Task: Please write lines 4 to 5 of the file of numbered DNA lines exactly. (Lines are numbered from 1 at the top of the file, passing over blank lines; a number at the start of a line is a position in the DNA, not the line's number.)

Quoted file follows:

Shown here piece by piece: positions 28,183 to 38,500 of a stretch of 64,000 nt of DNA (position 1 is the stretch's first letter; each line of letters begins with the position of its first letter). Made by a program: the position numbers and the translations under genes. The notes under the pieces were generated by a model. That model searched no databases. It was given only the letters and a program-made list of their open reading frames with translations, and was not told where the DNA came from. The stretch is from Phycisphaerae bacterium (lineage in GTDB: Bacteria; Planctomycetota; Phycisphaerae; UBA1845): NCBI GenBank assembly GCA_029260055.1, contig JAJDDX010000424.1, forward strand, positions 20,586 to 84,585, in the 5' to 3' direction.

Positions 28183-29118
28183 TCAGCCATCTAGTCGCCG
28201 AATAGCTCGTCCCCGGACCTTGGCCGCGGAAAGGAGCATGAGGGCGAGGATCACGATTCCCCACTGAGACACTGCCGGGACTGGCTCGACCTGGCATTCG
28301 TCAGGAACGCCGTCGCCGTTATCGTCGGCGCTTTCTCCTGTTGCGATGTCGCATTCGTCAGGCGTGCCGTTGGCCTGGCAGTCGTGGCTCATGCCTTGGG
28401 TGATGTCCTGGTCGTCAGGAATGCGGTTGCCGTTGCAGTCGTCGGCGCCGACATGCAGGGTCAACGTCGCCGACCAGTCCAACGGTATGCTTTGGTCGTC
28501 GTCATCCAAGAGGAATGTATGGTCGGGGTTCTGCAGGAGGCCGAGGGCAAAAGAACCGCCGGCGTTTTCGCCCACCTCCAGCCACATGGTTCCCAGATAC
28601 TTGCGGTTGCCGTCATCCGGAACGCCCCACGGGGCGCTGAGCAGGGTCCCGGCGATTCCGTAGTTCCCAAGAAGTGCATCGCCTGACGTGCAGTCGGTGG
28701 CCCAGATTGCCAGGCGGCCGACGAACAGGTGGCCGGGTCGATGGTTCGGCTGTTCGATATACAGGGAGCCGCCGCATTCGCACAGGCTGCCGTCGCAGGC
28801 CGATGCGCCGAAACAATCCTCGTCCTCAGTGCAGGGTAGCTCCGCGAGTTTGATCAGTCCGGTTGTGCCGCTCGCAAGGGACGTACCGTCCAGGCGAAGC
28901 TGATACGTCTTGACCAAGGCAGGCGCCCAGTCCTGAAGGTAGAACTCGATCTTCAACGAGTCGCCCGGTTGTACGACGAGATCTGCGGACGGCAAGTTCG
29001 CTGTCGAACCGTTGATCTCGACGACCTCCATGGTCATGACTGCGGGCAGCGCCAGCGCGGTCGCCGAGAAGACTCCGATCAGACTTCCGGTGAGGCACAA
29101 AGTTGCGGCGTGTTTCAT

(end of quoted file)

28201 AATAGCTCGTCCCCGGACCTTGGCCGCGGAAAGGAGCATGAGGGCGAGGATCACGATTCCCCACTGAGACACTGCCGGGACTGGCTCGACCTGGCATTCG
28301 TCAGGAACGCCGTCGCCGTTATCGTCGGCGCTTTCTCCTGTTGCGATGTCGCATTCGTCAGGCGTGCCGTTGGCCTGGCAGTCGTGGCTCATGCCTTGGG